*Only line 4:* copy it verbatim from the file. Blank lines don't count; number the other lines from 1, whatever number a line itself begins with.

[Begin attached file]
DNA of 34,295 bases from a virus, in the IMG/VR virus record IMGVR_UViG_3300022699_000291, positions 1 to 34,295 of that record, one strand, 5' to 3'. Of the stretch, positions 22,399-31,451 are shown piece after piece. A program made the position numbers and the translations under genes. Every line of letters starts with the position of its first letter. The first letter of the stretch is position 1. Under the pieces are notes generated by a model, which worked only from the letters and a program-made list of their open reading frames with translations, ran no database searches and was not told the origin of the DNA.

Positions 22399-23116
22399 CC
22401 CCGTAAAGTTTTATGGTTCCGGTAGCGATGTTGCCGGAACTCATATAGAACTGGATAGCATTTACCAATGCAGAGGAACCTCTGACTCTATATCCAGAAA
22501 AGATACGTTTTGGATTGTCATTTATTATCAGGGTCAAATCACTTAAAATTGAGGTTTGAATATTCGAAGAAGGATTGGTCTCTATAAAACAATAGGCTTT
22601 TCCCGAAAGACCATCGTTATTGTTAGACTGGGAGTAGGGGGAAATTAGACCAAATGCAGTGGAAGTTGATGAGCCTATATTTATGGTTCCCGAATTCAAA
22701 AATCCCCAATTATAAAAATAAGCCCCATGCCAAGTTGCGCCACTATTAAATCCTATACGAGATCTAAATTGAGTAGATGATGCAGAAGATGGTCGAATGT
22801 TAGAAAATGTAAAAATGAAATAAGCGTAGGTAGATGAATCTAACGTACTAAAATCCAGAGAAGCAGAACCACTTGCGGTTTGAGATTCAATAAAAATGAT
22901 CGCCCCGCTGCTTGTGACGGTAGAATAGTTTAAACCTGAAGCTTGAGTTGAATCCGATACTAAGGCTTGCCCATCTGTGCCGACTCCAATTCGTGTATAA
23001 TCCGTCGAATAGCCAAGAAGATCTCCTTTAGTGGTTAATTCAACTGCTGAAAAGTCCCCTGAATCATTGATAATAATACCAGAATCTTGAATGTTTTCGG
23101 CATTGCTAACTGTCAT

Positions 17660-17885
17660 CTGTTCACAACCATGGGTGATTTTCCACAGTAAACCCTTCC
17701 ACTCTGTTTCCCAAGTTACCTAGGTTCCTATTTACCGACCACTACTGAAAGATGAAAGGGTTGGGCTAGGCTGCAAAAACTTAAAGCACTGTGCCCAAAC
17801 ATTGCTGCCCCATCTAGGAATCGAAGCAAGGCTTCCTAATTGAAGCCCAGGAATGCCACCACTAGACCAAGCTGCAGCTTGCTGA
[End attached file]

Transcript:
22401 CCGTAAAGTTTTATGGTTCCGGTAGCGATGTTGCCGGAACTCATATAGAACTGGATAGCATTTACCAATGCAGAGGAACCTCTGACTCTATATCCAGAAA